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In 1903, Prince Dadeshkeliani of Svaneti officially presented Cenzi von Ficker (1878-1956), a 25-year-old Austrian climber, with Mt Ushba. (The original copy of the document below is kept in the Alpine Museum in Munich.)

I, Prince Tatarkhan Dadeshkeliani, today present Ms Cenzi von Ficker of Innsbruck with the ownership of

Mount Ushba

to wit the astronomical point [co-ordinates] of the [? Mejevoi Map] (its highest point) along with all the areas to the North, West and South which in the Alpine-topographical sense of the word are held to belong to this individual mountain.

Etseri in Svaneti, 12/25 July 1903. [signature and seal]

The deed of gift overleaf, according to which Prince Tatarkhan Dadeshkeliani of Etseri transfers ownership of Mt Ushba to the young Tyrolean woman Cenzi von Ficker, was drafted, personally signed by Prince Tatarkhan Dadeshkeliani and affixed with his seal in the presence of the undersigned witnesses.

Etseri, 12/25 July 1903.

Willy Rickmer Rickmers
Hubert Wagner
John Harrison Wigner
Franz Scheck
[illegible] Gurchiani
Zurab Gurchiani

Willy Rickmer Rickmers, who had already made three unsuccessful attempts to reach the southern summit of Ushba (c. 4,700 m., graded French 'ED', extrêmement difficile, and notoriously one of the most difficult climbs in the entire Caucasus) in 1895, returned to Svaneti in 1903 with a team of 11 climbers—among whom were Adolf Schulze, Heinrich von Ficker and his sister Cenzi, all very experienced climbers.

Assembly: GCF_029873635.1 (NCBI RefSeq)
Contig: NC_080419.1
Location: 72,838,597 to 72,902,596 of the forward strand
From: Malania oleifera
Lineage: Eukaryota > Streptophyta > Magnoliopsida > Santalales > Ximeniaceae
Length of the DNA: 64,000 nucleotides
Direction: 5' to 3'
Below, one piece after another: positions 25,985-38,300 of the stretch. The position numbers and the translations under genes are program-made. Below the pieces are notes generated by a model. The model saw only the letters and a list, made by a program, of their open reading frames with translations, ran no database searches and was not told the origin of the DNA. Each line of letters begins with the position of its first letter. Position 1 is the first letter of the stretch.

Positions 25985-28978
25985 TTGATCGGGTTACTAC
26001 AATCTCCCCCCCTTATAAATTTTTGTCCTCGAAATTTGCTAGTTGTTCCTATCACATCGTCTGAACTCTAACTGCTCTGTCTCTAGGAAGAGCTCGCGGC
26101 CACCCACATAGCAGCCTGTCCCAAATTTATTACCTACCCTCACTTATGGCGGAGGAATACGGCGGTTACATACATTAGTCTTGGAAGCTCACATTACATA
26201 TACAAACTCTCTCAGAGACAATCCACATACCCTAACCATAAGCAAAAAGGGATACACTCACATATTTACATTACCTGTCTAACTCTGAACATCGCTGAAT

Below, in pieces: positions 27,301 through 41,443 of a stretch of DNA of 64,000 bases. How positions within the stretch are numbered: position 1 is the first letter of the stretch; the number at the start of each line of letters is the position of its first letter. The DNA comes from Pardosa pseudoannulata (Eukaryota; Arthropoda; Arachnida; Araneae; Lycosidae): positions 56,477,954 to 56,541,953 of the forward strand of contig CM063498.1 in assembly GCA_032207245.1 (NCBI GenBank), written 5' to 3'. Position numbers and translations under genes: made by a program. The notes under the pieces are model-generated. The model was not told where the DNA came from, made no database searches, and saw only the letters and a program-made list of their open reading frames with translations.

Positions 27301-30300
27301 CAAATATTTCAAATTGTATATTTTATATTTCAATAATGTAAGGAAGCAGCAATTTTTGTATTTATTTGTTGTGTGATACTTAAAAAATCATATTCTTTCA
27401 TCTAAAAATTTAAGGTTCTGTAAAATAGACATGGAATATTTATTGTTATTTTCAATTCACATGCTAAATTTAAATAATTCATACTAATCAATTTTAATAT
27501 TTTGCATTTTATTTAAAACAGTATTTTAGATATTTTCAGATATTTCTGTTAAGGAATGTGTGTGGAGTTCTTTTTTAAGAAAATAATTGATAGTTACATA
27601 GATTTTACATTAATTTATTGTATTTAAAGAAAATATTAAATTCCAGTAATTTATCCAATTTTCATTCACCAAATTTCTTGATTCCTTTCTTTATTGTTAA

Rickmers, the von Fickers and Adolf Schulze made a first attempt on the southern summit on the 20th of July. But as they approached the base of the summit Schulze suffered a bad fall, injuring his head quite severely; Heinrich, who had held on to the rope as Schulze fell, suffered deep cuts to his hands. Unable to continue, the team turned back, and despite a fast-approaching storm, Cenzi von Ficker and Rickmers, helped by a local, managed to bring the injured men back down to the base camp.

Prince Dadeshkeliani, a local potentate, was greatly impressed by Cenzi's courage and strength, and it was following this accident that he presented her with the gift of Mt Ushba.

(Just six days after his fall, and his head still bandaged, the clearly irrepressible Schulze set out again—this time with Oskar Schuster, Robert Helbling, Fritz Reichert and Albert Weber—and finally managed to climb past the crux just below the southern summit, becoming on the 26th of July 1903 the first man to reach the top of Ushba's southern peak.)